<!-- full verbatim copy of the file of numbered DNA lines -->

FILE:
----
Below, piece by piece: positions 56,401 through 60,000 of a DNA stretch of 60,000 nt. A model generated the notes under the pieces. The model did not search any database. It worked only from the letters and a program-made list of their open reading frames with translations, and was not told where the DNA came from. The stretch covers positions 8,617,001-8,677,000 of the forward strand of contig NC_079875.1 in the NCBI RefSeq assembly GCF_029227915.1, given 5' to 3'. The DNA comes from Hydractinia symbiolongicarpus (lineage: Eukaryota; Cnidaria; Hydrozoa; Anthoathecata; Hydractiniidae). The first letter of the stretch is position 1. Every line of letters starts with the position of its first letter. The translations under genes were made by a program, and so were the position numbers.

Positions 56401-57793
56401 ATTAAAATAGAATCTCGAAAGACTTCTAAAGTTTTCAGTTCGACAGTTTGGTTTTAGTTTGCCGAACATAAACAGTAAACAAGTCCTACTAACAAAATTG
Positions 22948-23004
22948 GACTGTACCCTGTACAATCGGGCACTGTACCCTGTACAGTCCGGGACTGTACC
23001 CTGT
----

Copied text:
Below, piece by piece: positions 56,401 through 60,000 of a DNA stretch of 60,000 nt. A model generated the notes under the pieces. The model did not search any database. It worked only from the letters and a program-made list of their open reading frames with translations, and was not told where the DNA came from. The stretch covers positions 8,617,001-8,677,000 of the forward strand of contig NC_079875.1 in the NCBI RefSeq assembly GCF_029227915.1, given 5' to 3'. The DNA comes from Hydractinia symbiolongicarpus (lineage: Eukaryota; Cnidaria; Hydrozoa; Anthoathecata; Hydractiniidae). The first letter of the stretch is position 1. Every line of letters starts with the position of its first letter. The translations under genes were made by a program, and so were the position numbers.

Positions 56401-57793
56401 ATTAAAATAGAATCTCGAAAGACTTCTAAAGTTTTCAGTTCGACAGTTTGGTTTTAGTTTGCCGAACATAAACAGTAAACAAGTCCTACTAACAAAATTG
Positions 22948-23004
22948 GACTGTACCCTGTACAATCGGGCACTGTACCCTGTACAGTCCGGGACTGTACC
23001 CTGT